The Netherlands

The Dutch provision implementing the definition of the professional diligence requirement - article 193a(1)(f) of Book 6 of the Civil Code - initially lacked the normative criteria and it still does not comprise the explicit reference to the good faith principle. Besides, the legislator has, in his explanatory documents, underlined the relevance of codes of conduct to this requirement, especially when consumer associations have been involved into their drafting.[1] In the absence of alternative benchmarks, courts and supervisory bodies will assumingly often conclude that a code matches the level of protection aimed at by the UCPD. As it is, in the domain of public enforcement of the UCPD, codes of conduct largely set the professional diligence standard. One of the two Dutch public authorities in charge of the enforcement of the UCPD[2] - the Consumer Authority (CA), which has merged into the Authority Consumer and Market (ACM) on 1 April 2013 -fills in the professional diligence requirement by referring to codes of conduct.[3] In two separate cases, it considered the requirement was breached because the trader had failed to abide by the standard of conduct laid down in a code.

In its decision concerning the Nederlandse Energie Maatschappij (NLE), the breach of the requirement of professional diligence was not only assessed in reference to the Consumer and Energy Supplier Code the trader had signed up to, but also to the Currence Rules & Regulations. According to the CA, the NLE had violated a ban on cold callers asking new customers to set up a direct debit, which was contained in both sets of rules. The NLE defended itself by contradicting that the Consumer and Energy Supplier Code encompassed such a ban and by arguing that the Currence Rules & Regulations should not define the level of professional diligence it ought to attain.[4] In the appeal procedure, the court agreed that the CA's (extensive) interpretation of the Consumer and Energy Supplier Code was wrong. The Administrative Court declared, however, that the public body was right to found its decision on the Currence rules since the Telemarketing Code, which is part of the Consumer and Energy Supplier Code, states that telemarketers will abide by the self-regulatory rules in place. The Currence rules qualify as such rules. What is more, by making use of a service owned by Currence (direct debit), the NLE is contractually bound by the Currence rules (through its contract with the bank). Having regard to the concreteness of the rule, the question then arises why the CA did not base its decision to fine the NLE on article 6(2)(b). The most plausible explanation would be that the CA did not consider the NLE to have indicated in a commercial practice to have undertaken to operate in accordance with the Currence rules (as is required by this article). In this case, the Currence rules helped the CA kill two birds (an unfair practice and a violation of 'confidence inspiring'[5] self-regulatory rules that is not being caught by article 6[2][b]) with one stone (the professional diligence requirement).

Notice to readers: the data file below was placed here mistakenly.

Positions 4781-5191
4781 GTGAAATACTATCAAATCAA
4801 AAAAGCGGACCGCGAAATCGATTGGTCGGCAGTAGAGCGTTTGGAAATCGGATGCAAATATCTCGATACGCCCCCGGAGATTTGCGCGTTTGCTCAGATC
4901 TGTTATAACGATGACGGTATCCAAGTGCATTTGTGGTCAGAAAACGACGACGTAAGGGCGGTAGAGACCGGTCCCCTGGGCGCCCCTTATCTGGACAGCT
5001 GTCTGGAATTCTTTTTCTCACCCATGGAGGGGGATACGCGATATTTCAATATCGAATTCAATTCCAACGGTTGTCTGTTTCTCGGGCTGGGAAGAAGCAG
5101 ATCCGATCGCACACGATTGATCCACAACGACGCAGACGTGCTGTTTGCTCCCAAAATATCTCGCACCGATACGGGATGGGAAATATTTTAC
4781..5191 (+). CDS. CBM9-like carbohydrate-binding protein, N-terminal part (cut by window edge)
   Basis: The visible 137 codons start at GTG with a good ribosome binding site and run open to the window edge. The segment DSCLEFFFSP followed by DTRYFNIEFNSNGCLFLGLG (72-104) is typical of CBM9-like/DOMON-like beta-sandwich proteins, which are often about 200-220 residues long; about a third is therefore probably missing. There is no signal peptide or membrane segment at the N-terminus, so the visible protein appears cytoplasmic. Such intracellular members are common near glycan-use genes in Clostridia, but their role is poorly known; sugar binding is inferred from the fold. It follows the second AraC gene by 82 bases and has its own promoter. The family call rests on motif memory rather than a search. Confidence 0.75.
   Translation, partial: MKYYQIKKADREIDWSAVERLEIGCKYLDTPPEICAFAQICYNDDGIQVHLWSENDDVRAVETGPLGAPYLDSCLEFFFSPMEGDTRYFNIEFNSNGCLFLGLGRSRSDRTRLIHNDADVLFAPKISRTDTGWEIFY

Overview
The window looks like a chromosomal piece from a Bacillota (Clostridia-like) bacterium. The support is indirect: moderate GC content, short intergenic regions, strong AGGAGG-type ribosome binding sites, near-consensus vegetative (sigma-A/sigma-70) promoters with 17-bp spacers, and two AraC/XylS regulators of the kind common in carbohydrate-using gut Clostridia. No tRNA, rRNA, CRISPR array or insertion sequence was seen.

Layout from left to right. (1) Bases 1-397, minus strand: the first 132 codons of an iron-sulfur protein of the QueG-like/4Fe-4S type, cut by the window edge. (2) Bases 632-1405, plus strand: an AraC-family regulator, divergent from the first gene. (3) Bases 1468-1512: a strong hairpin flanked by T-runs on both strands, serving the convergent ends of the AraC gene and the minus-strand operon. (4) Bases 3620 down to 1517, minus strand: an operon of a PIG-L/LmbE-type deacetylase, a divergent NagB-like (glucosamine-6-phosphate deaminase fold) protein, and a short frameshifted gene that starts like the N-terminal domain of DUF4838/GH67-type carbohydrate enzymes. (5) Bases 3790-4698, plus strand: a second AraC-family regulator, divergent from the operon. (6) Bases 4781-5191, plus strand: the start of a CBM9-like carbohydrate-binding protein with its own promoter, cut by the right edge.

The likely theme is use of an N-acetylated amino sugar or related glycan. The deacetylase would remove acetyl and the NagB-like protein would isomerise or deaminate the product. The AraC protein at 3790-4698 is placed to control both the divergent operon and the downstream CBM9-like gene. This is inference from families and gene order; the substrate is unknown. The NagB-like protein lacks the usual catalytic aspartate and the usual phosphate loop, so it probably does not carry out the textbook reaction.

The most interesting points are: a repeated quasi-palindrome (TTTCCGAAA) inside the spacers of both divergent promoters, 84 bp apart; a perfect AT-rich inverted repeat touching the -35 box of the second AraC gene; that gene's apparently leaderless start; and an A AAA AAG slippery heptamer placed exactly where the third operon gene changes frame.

The same goes for the Celldorado case concerning unfair SMS practices, where the general clause was used to tackle the infringement on an open-ended provision of the SMS Code of Conduct by a code signatory having publicly undertaken to be bound by this code (article 6[2][b] only deals with the breach of firm and verifiable commitments). The CA found that Celldorado, a SMS services provider, had acted in breach of an information duty that was deemed to equate to the expected level of professional diligence. Celldorado denied the breach of the code and appealed the decision. In its decision on appeal, the Administrative Court emphasized the factual and normative dimension of the professional diligence test and the necessity to test the trader's behaviour against the legal standard.[6] It stated that acting in compliance with a code did not automatically amount to fair conduct in the sense of the UCPD. However, from the CA's point of view, there was no compliance with the code. Hence Celldorado's and, allegedly,[7] the code owner's interpretation of the code diverged considerably from the interpretation conferred by the administrative authority on the open-textured commitments laid down in the SMS Code.

  • [1] Dutch Parliamentary Papers 2006-07, 30928, No 3, 16-17.
  • [2] The other supervisory authority being the AFM (cf. n 19).
  • [3] Celldorado (case 510, 17 June 2010) s. 333ff followed by CFI Rotterdam 19 April 2012, ECLI:NL:RBROT:2012:BW3358 and Nederlandse Energie Maatschappij (case 527, 6 September 2010) s. 308ff followed by CFI Rotterdam 12 November 2010, ECLI:NL:RBROT:2010:BO3707, s. 2.3.2.
  • [4] CFI Rotterdam 13 December 2012, ECLI:NL:RBROT:2012:BY6184, s. 15.3. See also CFI Rotterdam 12 November 2010, ECLI:NL:RBROT:2010:BO3707, s. 2.2.3.
  • [5] CFI Rotterdam 13 December 2012, ECLI:NL:RBROT:2012:BY6184, s. 15.4.5.
  • [6] CFI Rotterdam 19 April 2012, ECLI:NL:RBROT:2012:BW3358, s. 21.5 and s. 23.2-3.
  • [7] Opinion of the Adviescommissie bezwaarschriften (BAC) of the Dutch authority in the Celldorado case (case 510, 7 December 2010), s. 5.20: acm.nl/nl/publicaties/publicatie/7436/Besluit-op-bezwaar-met-BAC-in-de-zaak-Celldorado/. The trader failed to substantiate this argument: CFI Rotterdam 19 April 2012, ECLI:NL:RBROT:2012:BW3358, s. 23.3.
 
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